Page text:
MMP Criticized

To continue from my previous posts on the Referendum*, I now turn to addressing the question itself, specifically criticisms of MMP.

The question is deceptively simple: first-past-the-post or mixed member proportional. You'd think after all the years of complaining and moaning and groaning about how our electoral system doesn't translate to the governments we intended to elect and about how it's disenfranchising voters, leading them to opt out, the answer would be simple. Change it! But nope. In typical Canadian fashion, we're suddenly enamoured of the first-past-the-post system, just like we suddenly like Dalton McGuinty's health tax. Nothing scares a risk-averse Ontarian (can't really say Canadian as there are other provinces filled with risk takers) more than suggesting taking away their source of complaint and changing it for the better. So herewith are the reasons for not voting for MMP that I've heard on the radio and elsewhere, in no particular order, and the rebuttals:

This is going to turn us into a Republic: Nope. We remain a parliamentary democracy, based on the British system. We will simply change the way we vote for our Members of Provincial Parliament.

Too many votes: It's only two. Sheesh. And those two will give us a greater ability to communicate clearly what our intentions are. Right now, we vote for a candidate that represents a party. Ninety-six percent of voters vote on the basis of party. And so many of us hold our noses, not liking the candidate at all, in order to vote for the party we like the most. With two votes, we can vote for the candidate we like and for the party we like, and it's very very clear which party we want in power.

This is only to benefit fringe parties: Actually, it will benefit more the major parties. The two parties that garner the most votes are the Liberals and Conservatives, but currently, whoever wins gets a disproportionate share of the seats in the Legislature and the runner-up gets far fewer seats than percentage of the vote would indicate they should. With MMP, each party will receive the number of seats according to the percentage of the vote they received. In other words, your major party of choice will be accurately represented in the Legislature. That's also true for the NDP and Greens. (Note that link for the Greens has two interviews with a New Zealand MP about Mixed Member Proportional. Worth a listen, methinks.)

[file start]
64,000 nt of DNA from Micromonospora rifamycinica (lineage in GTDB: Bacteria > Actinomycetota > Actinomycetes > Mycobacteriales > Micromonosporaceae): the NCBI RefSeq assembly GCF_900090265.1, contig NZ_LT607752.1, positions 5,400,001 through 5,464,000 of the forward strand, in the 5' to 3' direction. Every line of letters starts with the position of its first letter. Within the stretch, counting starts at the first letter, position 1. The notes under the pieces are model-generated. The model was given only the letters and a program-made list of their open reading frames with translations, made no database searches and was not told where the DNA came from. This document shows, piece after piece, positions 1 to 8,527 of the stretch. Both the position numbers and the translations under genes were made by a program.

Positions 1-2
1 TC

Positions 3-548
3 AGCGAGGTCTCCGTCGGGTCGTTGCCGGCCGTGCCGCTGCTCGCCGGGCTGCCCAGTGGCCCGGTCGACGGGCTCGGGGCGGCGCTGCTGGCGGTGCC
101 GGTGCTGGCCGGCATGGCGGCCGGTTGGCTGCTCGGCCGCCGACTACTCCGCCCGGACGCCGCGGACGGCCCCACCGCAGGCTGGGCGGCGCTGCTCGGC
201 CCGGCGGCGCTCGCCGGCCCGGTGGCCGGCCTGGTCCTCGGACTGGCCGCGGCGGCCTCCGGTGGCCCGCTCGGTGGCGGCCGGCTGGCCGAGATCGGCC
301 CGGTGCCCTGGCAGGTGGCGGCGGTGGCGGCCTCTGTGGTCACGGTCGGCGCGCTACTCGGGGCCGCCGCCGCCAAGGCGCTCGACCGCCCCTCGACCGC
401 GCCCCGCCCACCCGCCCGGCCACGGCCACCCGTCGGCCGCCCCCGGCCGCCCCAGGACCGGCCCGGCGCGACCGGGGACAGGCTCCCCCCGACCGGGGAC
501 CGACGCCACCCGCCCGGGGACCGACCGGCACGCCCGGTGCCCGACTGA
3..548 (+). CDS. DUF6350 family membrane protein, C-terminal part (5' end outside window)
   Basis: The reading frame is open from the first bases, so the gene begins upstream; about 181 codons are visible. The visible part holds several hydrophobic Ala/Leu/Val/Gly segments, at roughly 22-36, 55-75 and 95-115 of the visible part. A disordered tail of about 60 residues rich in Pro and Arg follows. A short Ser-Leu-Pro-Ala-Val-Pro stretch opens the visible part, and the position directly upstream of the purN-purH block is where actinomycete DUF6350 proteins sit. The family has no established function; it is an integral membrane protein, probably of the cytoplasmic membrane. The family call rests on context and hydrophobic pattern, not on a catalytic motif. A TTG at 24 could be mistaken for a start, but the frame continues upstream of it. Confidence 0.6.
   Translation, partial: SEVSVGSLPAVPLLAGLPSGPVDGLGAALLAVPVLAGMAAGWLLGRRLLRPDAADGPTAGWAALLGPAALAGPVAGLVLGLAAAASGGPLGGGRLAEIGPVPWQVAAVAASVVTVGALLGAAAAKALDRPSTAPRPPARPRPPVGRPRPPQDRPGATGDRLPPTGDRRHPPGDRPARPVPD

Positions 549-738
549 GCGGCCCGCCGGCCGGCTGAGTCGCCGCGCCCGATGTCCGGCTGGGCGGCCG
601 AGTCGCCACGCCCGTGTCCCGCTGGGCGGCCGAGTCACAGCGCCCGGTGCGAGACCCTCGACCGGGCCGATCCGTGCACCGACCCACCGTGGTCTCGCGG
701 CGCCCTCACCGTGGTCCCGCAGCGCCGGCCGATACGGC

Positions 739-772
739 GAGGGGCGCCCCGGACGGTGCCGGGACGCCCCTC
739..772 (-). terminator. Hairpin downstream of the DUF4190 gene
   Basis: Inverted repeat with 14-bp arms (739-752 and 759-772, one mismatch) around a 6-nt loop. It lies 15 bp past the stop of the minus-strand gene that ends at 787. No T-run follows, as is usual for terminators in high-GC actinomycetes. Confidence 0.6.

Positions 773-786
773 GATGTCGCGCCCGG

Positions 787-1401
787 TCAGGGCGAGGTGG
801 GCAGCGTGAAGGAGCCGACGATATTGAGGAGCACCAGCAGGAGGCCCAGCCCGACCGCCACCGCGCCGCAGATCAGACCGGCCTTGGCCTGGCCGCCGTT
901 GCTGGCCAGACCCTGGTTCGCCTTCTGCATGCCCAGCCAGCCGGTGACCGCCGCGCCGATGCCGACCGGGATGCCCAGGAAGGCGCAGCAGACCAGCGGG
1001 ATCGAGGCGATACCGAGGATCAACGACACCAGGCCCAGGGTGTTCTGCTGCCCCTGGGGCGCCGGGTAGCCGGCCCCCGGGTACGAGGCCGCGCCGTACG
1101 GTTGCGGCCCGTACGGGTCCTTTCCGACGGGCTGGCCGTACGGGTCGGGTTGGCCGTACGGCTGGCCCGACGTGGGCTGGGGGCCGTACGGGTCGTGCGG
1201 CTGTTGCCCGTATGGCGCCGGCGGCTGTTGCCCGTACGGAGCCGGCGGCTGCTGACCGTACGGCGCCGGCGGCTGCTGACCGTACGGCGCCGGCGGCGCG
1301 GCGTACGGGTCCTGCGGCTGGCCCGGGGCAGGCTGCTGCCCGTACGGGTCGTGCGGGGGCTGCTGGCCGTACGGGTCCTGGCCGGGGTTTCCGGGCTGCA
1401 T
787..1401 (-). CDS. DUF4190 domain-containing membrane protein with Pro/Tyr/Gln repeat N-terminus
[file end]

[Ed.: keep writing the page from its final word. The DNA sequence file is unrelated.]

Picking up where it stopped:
The Legislature will be filled with nonsense parties: How? They barely register on the radar now. How will MMP suddenly lead them to growing in size to over 3% of the vote? If you don't vote for the Communists now, why would you under MMP? What is likely to happen is the Greens will get a seat in the Legislature, but only the Greens as they're over the 3% threshold now and will probably grow as people see that a vote for Green is a vote that will translate into a real seat or two. Exciting, eh? We could see democracy in action!

We'll have rotating minority governments: Do not confuse MMP with the systems used in Israel and Italy. They use different systems, and they're different culturally too. Where MMP is used, they have stable, functional governments. There, if a minority government is voted in where MMP is used, then they garner support issue by issue. Isn't it the Canadian way to negotiate and collaborate and compromise? Nothing motivates a government to govern well than the threat of being tossed out. The Liberals were pretty sure when they brought in the health tax that people wouldn't remember 4 years down the road, and if they did, well first-past-the-post would probably work in their favour, as people tend to prefer incumbents, and the incumbents are mostly Liberal, and they've also long held safe seats in Toronto, even though there's a sizeable percentage of Torontonians who don't vote Liberal (because the percentage is spread out over the city, instead of being concentrated in one geographic location, their votes don't translate into seats). On the other hand, if we had MMP, they'd know that they really would be in danger of losing seats, especially those list seats. They may get the candidates elected in, but lose the province-wide party vote. We, the voters, could effectively hold them to account under MMP.

If a party leader loses a seat, the party will give them a list seat: How's that different from now? Now, the elected candidate in a safe seat will step down, triggering a by-election so that the leader can run and win a seat. Oh yeah, it's different because under MMP it would be cheaper and not require a riding to lose its elected candidate.